Authors’ addresses: Sruti Pisharody, Duke University School of Medicine, Durham, NC, E-mail: sdpisharody@gmail.com. Matthew P. Rubach and Holly Biggs, Division of Infectious Diseases and International Health, Duke University Medical Center, Durham, NC, E-mails: matthew.rubach@duke.edu and hollybiggs1@gmail.com. Manuela Carugati, Hanes House, Trent Drive, Division of Infectious Diseases, Duke University Medical Center, Durham, NC, E-mail: manuela.carugati@duke.edu. William L. Nicholson and Jamie L. Perniciaro, Rickettsial Zoonoses Branch, Division of Vector-Borne Diseases, Centers for Disease Control and Prevention, Atlanta, GA, E-mails: wan6@cdc.gov and uvo6@cdc.gov. Michael J. Maze, University of Otago, Christchurch, Christchurch, New Zealand, E-mail: michael.maze@otago.ac.nz. Julian Hertz, Duke University School of Medicine, Department of Surgery, Durham, NC, E-mail: julian.hertz@duke.edu. Jo E. B. Halliday and Kathryn J. Allan, Institute of Biodiversity, Animal Health and Comparative Medicine, College of Medical Veterinary and Life Sciences, University of Glasgow, Glasgow, UK, E-mail: jo.halliday@glasgow.ac.uk and kathryn.allan@glasgow.ac.uk. Blandina T. Mmbaga, Kilimanjaro Christian Medical University College and Kilimanjaro Christian Medical Centre and Kilimanjaro Clinical Research Institute, Moshi, Tanzania, E-mail: blaymt@gmail.com. Wilbrod Saganda and Bingileki F. Lwezaula, Department of Medicine, Mawenzi Regional Referral Hospital, Moshi, Tanzania, E-mails: wilbrodsaganda@gmail.com and lwezaula@gmail.com. Rudovick R. Kazwala, Sokoine University of Agriculture, Morogoro, Tanzania, E-mail: kazwala@gmail.com. Sarah Cleaveland, College of Medical, Veterinary and Life Sciences, University, of Glasgow, Glasgow, UK, E-mail: sarah.cleaveland@glasgow.ac.uk. Venance P. Maro, Department of Medicine, Kilimanjaro Christian Medical Centre, Moshi, Kilimanjaro, Tanzania, and Department of Medicine, Kilimanjaro Christian Medical University College, Moshi, Kilimanjaro, Tanzania, E-mail: venmaro@ymail.com. John A. Crump, Duke University Division of Infectious Diseases and International Health, Duke University Medical Centre, Durham, NC, E-mail: john.crump@duke.edu.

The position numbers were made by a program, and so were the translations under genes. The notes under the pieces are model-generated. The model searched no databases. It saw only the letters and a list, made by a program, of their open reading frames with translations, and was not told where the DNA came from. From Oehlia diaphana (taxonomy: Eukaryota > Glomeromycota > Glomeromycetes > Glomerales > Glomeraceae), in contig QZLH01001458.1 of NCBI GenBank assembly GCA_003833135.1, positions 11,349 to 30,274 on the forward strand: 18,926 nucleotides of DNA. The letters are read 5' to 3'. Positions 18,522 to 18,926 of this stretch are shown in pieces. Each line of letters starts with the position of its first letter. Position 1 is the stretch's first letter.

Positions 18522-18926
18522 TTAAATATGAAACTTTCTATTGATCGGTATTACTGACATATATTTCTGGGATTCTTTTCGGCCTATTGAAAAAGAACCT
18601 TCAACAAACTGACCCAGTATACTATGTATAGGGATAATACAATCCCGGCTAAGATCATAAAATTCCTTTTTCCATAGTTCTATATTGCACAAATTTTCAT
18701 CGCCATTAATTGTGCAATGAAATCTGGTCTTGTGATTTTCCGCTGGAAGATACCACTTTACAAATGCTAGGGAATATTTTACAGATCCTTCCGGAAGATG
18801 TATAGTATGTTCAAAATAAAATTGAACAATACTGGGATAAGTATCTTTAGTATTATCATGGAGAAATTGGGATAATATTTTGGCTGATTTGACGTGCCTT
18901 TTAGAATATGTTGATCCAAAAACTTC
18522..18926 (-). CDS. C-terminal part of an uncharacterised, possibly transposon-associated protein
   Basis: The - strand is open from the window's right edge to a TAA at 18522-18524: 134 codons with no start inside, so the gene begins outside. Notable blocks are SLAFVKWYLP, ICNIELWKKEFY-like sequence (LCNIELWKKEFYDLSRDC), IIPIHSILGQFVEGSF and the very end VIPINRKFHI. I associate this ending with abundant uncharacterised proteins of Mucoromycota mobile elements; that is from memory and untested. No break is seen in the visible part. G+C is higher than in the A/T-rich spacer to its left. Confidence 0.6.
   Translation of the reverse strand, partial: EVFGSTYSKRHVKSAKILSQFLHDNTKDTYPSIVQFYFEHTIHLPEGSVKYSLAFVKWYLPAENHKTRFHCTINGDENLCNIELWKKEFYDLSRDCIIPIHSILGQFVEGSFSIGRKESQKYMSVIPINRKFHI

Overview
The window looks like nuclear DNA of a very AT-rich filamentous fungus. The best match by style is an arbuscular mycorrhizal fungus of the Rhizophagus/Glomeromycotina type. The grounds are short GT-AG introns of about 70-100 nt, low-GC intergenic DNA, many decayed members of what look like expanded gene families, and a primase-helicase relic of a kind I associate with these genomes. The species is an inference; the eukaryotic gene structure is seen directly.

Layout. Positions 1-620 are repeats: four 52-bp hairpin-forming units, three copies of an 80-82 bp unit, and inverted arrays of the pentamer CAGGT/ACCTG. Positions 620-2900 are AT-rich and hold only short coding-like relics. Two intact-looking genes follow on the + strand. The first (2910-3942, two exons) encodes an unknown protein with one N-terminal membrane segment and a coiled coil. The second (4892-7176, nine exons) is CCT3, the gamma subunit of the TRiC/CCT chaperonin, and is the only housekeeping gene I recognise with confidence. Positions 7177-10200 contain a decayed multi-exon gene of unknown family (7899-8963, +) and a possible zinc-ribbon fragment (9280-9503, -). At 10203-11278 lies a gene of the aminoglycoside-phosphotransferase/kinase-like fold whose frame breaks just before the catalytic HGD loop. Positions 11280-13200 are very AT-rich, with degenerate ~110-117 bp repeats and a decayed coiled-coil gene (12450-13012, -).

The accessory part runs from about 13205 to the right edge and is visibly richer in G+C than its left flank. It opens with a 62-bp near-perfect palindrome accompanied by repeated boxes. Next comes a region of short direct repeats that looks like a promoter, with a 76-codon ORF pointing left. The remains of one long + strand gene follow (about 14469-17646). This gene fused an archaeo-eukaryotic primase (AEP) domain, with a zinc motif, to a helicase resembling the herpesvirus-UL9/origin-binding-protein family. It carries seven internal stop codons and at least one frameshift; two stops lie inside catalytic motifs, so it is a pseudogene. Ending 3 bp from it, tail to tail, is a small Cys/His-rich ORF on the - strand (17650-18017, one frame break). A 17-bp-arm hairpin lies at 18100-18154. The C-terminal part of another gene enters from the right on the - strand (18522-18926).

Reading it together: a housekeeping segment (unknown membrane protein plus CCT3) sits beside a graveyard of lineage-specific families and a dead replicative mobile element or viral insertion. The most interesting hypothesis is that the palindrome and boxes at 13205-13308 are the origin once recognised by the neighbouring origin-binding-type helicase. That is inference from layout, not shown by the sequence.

Save